More Clarity

Well that didn’t take long. In my last post I suggested the calls for an interest rate cut were premature and that the PMI figures moving into the new year would show a marked increase in confidence following months of pre-election and Article 50 deadline stagnation. On Friday IHS Markit’s PMI (purchasing managers’ index) for January reported a very strong recovery from 49.3 to 52.4, a level last seen more than a year ago. Anything above 50 is a signal of growth. The PMI suite of indices are measures of confidence in the private sector economy and tend to be pretty accurate signals of economic growth in the pipeline. This month’s figure paints a picture of the economy beginning to grow again in the wake of Boris’s election victory.

The data was supported by a survey by the CBI reflecting a sharp improvement in optimism from the manufacturing sector and a marked increase in investment intentions. The irony of this from what has been a strong anti-Brexit institution will not be lost on the government, I am sure. This was followed by much stronger mortgage lending figures for December. Surely common sense would dictate the Monetary Policy Committee stays its hand at its next meeting on Thursday and leaves interest rates unchanged. I think we may all be surprised just how strongly the economy will recover from the prolonged period of stagnation. The increasing torpidity throughout last year was tangible. The Brexit solution seemed evermore elusive and commercial decision-making went from caution to lethargy to complete apathy. Then, hey presto, the fog cleared and the sun shone. Many of these decisions were postponed, not cancelled. A clearing of the bottle-neck is likely to create a sharp boost to activity.

Meanwhile, across the Channel things seem to be moving in the opposite direction. Having enjoyed a minor rebound in economic activity over the last few months, signs of stagnation are creeping in again. The EU’s PMI was unchanged at 50.9, still signalling weak growth but the upward trend coming to a halt. As I have written many times in recent years whenever the No Deal possibility raises its head, the EU has more to fear from it than do we. How do you think Germany feels about losing its annual trade surplus of almost £50bn with the UK? The Teutonic car industry would be up in arms, as would the French wine and cheese industries. Last year the UK’s trade deficit with the EU will have been around £70bn – I suggest that will focus the minds as trade talks progress towards a conclusion late this year.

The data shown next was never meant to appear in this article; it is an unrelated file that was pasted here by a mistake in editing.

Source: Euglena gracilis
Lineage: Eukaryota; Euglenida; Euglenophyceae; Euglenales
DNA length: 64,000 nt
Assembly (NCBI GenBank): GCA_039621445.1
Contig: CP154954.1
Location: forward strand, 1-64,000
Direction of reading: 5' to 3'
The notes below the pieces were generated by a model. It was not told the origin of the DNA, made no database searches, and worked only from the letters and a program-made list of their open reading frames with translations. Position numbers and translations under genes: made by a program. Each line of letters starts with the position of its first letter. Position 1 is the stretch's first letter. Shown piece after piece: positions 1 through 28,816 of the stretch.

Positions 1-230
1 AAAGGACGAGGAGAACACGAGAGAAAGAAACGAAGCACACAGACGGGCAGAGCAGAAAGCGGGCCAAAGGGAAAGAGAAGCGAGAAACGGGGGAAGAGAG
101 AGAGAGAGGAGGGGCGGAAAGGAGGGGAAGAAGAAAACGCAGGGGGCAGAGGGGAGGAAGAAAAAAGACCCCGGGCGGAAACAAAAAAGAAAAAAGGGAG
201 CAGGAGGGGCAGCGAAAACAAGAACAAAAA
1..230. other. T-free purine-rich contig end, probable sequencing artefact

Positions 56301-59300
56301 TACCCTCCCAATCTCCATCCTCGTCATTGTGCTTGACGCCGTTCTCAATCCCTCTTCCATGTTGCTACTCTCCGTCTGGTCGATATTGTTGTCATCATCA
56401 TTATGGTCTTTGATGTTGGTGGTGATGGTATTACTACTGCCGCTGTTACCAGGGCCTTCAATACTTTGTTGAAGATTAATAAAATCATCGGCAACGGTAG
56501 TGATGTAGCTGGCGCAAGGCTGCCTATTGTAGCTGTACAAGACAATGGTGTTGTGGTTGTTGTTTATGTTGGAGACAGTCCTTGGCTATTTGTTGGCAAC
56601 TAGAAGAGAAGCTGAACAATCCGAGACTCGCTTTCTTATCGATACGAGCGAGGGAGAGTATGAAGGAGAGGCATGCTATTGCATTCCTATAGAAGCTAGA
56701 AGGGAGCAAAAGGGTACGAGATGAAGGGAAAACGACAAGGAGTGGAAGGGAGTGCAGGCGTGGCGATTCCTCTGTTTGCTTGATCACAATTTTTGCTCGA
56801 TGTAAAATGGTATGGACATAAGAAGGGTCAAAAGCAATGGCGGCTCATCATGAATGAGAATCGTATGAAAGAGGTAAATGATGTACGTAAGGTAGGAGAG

In the meantime, Brexit’s done, now business can get on with doing what it does best – business! But wait. Another worry – coronavirus! The rapid spread of this new disease coming out of China has stopped global markets in their tracks. Of course, it is impossible to know the final outcome of something like this and the uncertainty is exacerbated by the doubts about Chinese veracity on the subject. The SARs epidemic back in 2003 was over relatively quickly but markets were different then, still suffering from the tail-end of the Dot-Com bubble burst. I suspect that whether the current scare is long or short-lived, the UK stock market will fare better than most.

Whilst not throwing caution to the wind (by all means retain reasonable levels of cash) a sensible approach would be to invest in well managed, UK focussed investment trusts. Two we particularly like are Mercantile Investment Trust and Finsbury Growth and Income Trust. The former is managed by J P Morgan and has returned top quartile performance over 1, 3 and 5 years. Priced at 261p the shares are currently available at a small discount to Net Asset Value (273p) whereas they are often priced at a modest premium. The latter is managed by Lindsell Train and is a bit more concentrated. However, its performance is top quartile over 3 and 5 years and the shares, at 881p, are also priced at a modest discount to NAV (907p). Both look attractive for the medium risk investor, Finsbury a little more punchy due to its more concentrated portfolio.

Russell Dobbs FCSI

Chartered Wealth Manager